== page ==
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    The Dirty Festive 50 - The Festive 500 For Runners!

    The Dirty Festive 50 - The Festive 500 For Runners!

    The Festive 500 is a great Christmas challenge for cyclists and something you should try and undertake, if you have the time. Cycling 500km in 8 days, through the Christmas period, is no mean feat. It requires planning, dedication and no small amount of luck to go your way. This is why the feeling of completion is so sweet on New Year's Eve. Yes, you have deserved that mad night out (or bed by 10:30pm, totally up to you!)

    But what if you know you can't complete the challenge. Maybe you're away for Christmas or you know there's a load of unavoidable family time booked in. Cycling for 2-3 hours per day is a big ask, so why start a challenge you know you can't finish. And what other options are there out there that take less time?

    Well, we've just created one! Presenting the 'Dirty Festive 50', a Christmas challenge for runners, walkers or the chronically short on time! We challenge you to run, walk or crawl 50km in the 8 days between Christmas Eve and New Year's Eve. However you want to complete the challenge is fine by us, but it must be outside and on your own two feet!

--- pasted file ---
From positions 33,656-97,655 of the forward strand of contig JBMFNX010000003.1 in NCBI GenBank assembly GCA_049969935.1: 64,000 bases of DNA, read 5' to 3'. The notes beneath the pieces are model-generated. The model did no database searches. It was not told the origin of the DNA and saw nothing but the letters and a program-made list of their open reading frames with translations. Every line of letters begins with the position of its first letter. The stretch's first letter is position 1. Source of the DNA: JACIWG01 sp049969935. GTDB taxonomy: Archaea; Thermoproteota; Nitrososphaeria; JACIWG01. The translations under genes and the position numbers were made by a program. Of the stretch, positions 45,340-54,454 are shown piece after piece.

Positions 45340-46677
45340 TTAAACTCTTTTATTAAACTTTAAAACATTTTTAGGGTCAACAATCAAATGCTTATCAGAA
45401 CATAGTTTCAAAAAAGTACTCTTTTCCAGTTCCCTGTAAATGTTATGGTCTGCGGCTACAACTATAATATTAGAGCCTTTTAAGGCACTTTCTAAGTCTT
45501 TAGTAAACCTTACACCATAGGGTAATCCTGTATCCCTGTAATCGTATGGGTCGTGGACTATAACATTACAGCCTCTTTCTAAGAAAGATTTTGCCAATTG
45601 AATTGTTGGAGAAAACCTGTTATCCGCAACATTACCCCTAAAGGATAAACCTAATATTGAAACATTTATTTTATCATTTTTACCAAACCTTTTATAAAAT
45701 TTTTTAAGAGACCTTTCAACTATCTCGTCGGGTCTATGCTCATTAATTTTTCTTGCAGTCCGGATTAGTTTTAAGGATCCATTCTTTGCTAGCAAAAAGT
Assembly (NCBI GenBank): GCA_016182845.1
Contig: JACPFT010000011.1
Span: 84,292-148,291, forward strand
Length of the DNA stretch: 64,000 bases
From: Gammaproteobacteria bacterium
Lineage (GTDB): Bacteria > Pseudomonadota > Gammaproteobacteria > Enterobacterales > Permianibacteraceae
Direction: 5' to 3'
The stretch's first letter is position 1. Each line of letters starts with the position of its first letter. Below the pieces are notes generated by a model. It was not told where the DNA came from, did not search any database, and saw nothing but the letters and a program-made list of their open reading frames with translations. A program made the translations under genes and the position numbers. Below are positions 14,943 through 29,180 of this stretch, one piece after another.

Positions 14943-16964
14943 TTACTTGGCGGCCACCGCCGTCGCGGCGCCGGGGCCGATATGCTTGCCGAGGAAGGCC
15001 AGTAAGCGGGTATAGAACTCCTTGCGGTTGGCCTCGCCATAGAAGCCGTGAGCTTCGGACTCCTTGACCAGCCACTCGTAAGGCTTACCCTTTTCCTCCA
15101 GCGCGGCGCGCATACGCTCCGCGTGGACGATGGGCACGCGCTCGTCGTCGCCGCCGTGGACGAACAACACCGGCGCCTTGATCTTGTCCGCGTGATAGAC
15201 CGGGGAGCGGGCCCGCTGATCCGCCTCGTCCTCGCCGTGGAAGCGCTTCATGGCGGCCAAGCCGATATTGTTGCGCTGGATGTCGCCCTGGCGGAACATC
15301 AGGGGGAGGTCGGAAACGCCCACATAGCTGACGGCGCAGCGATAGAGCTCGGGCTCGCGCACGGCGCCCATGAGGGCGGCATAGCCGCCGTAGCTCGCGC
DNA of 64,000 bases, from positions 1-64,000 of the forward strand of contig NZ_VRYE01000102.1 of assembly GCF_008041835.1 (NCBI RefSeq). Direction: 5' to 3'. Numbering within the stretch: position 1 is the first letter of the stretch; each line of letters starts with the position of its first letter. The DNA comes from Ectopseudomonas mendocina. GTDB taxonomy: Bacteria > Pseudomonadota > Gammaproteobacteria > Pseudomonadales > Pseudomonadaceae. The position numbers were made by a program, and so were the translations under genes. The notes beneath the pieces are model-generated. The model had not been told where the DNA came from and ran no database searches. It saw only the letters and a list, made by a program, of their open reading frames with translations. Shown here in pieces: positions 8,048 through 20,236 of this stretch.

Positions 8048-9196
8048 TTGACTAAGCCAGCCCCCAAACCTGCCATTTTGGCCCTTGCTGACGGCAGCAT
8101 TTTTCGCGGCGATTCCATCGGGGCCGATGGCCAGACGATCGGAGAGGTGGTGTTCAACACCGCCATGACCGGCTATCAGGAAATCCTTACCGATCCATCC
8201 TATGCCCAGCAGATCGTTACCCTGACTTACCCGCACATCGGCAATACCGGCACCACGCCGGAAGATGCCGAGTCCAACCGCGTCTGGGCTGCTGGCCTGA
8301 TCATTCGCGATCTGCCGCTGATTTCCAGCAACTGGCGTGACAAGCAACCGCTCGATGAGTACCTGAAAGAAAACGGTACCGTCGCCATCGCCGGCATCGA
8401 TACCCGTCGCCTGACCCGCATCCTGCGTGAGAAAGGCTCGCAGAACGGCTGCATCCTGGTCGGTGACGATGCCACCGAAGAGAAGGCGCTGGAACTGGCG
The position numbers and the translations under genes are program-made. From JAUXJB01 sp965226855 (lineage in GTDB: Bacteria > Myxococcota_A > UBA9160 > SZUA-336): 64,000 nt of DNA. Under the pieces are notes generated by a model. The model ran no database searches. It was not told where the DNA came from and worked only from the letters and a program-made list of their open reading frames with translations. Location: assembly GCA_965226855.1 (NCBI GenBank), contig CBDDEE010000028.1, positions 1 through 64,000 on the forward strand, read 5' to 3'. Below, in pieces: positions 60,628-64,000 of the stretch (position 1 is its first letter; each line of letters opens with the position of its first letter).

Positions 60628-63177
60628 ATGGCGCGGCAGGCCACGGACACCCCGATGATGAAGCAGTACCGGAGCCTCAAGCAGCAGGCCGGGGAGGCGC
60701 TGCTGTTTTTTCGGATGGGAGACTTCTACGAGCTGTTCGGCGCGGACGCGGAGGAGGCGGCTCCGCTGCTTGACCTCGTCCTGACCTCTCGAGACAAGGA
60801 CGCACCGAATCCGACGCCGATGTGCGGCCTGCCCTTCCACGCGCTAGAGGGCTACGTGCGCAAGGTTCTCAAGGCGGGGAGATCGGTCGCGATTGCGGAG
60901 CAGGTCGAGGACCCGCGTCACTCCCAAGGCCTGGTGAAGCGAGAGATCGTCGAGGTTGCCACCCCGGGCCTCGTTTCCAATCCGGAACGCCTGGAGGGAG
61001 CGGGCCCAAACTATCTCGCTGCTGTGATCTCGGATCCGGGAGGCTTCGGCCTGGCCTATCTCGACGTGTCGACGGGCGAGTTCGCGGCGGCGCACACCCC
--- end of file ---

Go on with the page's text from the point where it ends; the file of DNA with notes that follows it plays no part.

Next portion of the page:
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    Top Tips For Completing the Rapha Festive 500

    Top Tips For Completing the Rapha Festive 500

    So you've decided to attempt the Rapha Festive 500? Good on you. It's a tough challenge and a fun thing to do over the Christmas period. However, due to many circumstances that can pop up over the 8 days, it can be very hard to complete the Festive 500. As someone who has attempted the challenge about five times, and completed it a grand total of zero times, I can attest that it is pretty tricky.

    If you're still unsure as to what exactly the Festive 500 is you can read our handy guide here. If you haven't yet signed up for the challenge I can highly recommend it. At the very least it might get you out of the house on Boxing Day when Uncle Gerald starts arguing with Aunty Maude and Mum is suggesting another round of 'Eye Spy'.

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    A Beginner's Guide To The Rapha Festive 500

    A Beginner's Guide To The Rapha Festive 500

    Whatever your opinion of Rapha (and nearly everyone has one), it's hard to argue that the Festive 500 is not a good thing. Riding your bike more is generally considered to be a good thing, so joining a world wide challenge to help you ride your bike more can only add to that good thing. 

    But what is the Rapha Festive 500? This being it's 10th year, the #festive500 (you have to use a hashtag every time you type it, it's the law) is a self set challenge to ride 500km in 8 days. Sounds pretty ok, right? 62.5km per day doesn't sound bad, what's the big deal? Well, those 8 days happen to fall in between Christmas Eve and New Years Eve!